35. It is also concluded that the legislature did not intend, in enacting §1-217, G.S., to repeal, even partially, §12-55, G.S., or any requirement that such lists be accurate and complete for public inspection. Davis, supra.
36. It is further concluded that had the legislature intended, in enacting §1-217, G.S., to conceal the residential addresses contained in grand lists and similar records that are required by statute to be open for public inspection, it would have done so explicitly. See, Davis, supra, at 318. Also see, §7-27b (“Any person whose Social Security number appears on a document that is to be recorded on the land records of a municipality may expunge or cause to be expunged such Social Security number prior to the recording of such document.” Also see, §§54-240f and 240g (providing for the confidentiality of the marriage records and voter registration information of participants in the state’s Address Confidentiality Program).
37. It is concluded from the language and legislative history of §1-217, G.S., that the purpose of the law is to protect the safety of government employees.
38. It is found that the most obvious and likely place to obtain a record containing a government employee’s residential address is from the employing agency.
39. It is concluded that the reasonable and common sense construction of §1-217, G.S., is that the statute applies only to the agency for which a protected employee works. It is further concluded that §1-217, G.S., does not exempt from disclosure names and residential addresses when they are part of grand lists.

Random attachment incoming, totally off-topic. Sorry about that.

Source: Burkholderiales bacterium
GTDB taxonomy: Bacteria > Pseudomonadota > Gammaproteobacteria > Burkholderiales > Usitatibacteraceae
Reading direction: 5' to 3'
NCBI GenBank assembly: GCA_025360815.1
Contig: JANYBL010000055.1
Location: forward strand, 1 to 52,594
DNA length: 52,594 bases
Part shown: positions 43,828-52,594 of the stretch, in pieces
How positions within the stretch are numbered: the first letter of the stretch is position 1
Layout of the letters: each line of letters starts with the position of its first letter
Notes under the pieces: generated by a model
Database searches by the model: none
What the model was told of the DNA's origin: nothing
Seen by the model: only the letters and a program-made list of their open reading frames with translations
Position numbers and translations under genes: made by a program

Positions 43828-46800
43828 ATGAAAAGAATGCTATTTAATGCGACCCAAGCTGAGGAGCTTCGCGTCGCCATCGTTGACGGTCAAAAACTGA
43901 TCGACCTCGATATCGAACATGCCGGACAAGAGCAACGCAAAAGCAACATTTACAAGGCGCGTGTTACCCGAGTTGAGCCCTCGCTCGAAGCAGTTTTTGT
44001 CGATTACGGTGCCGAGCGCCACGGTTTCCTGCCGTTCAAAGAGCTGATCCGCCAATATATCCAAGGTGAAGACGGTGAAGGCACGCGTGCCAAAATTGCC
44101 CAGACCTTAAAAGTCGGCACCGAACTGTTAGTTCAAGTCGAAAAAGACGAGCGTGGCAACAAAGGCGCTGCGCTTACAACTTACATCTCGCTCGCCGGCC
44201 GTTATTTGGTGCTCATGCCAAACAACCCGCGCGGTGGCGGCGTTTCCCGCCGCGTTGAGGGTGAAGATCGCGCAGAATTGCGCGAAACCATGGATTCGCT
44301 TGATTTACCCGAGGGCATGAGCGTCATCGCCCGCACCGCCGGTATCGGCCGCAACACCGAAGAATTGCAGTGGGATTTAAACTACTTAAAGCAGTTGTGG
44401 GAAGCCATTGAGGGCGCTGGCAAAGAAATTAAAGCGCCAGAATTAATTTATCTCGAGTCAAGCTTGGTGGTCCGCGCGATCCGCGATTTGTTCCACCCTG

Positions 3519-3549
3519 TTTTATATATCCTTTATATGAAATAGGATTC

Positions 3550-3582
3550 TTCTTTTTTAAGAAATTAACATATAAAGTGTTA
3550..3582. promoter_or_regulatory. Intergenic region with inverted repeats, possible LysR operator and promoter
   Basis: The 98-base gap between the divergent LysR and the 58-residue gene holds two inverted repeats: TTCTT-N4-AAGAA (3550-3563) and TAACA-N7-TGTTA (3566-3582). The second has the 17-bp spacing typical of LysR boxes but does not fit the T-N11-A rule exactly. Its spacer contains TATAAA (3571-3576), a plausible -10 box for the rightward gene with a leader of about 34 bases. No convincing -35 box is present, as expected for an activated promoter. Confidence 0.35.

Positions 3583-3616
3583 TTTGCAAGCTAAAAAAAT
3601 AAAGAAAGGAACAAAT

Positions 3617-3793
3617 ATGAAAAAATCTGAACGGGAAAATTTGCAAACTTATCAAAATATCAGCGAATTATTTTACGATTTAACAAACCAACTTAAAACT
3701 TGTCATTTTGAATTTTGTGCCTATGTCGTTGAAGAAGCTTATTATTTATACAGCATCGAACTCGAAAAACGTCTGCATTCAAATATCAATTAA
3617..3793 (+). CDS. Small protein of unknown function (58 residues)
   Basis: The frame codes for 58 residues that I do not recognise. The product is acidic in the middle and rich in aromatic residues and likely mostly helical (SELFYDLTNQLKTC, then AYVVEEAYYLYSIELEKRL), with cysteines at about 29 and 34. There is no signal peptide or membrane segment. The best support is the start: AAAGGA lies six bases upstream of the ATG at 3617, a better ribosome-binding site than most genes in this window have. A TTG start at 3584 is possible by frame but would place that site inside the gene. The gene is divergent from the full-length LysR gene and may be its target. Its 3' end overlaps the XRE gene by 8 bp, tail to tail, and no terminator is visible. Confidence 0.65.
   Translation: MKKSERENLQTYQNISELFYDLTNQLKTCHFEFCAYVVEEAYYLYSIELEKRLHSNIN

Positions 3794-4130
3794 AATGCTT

40. It is concluded that such an interpretation of §1-217, G.S., reconciles the statute with the conflicting mandates of §12-55, G.S., and leads to the “effective and workable” result preferred in statutory construction. Whitaker v. Commissioner of Correction, 90 Conn. App. 460, 490 (2005); Kenney v. State Department of Mental Health and Addiction Services, CV02-0813589, Hartford Judicial District, at Hartford (October 24, 2007).
41. Accordingly, it is concluded that the respondents violated the FOI Act by failing to provide to the complainant the complete electronic file of the Motor Vehicle Grand List for the Town of North Stonington, described in paragraph 2, above.
42. Based on the finding in paragraph 41, above, it is not necessary to reach the complainant’s claim of violation with respect to the respondents’ fee for providing electronic copies of records.
The following order by the Commission is hereby recommended on the basis of the record concerning the above-captioned complaint:
1. Forthwith, the respondents shall provide to the complainant, free of charge, an exact electronic copy of the file that the Connecticut Department of Motor Vehicles provided to North Stonington, pursuant to §14-163, G.S., also known as “MVR102.dat.”
Approved by Order of the Freedom of Information Commission at its regular meeting of January 14, 2009.
Acting Clerk of the Commission
PURSUANT TO SECTION 4-180(c), G.S., THE FOLLOWING ARE THE NAMES OF EACH PARTY AND THE MOST RECENT MAILING ADDRESS, PROVIDED TO THE FREEDOM OF INFORMATION COMMISSION, OF THE PARTIES OR THEIR AUTHORIZED REPRESENTATIVE.
THE PARTIES TO THIS CONTESTED CASE ARE:
P.O. Box 1037
Branford, CT 06405
Assessor, Town of North Stonington;
and Town of North Stonington
c/o Frank N. Eppinger, Esq.
O’Brien, Stuart, Eppinger & Collier, LLC
9 Masons Island Road
Mystic, CT 06355
Connecticut Department of Correction and Connecticut Department of Public Safety
c/o Assistant Attorney Generals
Stephen R. Sarnoski and Henri Alexandre
110 Sherman Street
Hartford, CT 06105
Connecticut Department of Children and Families
c/o Assistant Attorney General
John E. Tucker
110 Sherman Street
Hartford, CT 06105
Connecticut Judicial Branch
c/o Martin R. Libbin, Esq. and Viviana L. Livesay, Esq.
Court Operations Division
100 Washington Street, 3rd Floor
Hartford, CT 06106
AFSCME Council 4, Locals 387, 391 and 1565
c/o J. William Gagne, Jr., Esq.
970 Farmington Avenue, Suite 207
West Hartford, CT 06107
Acting Clerk of the Commission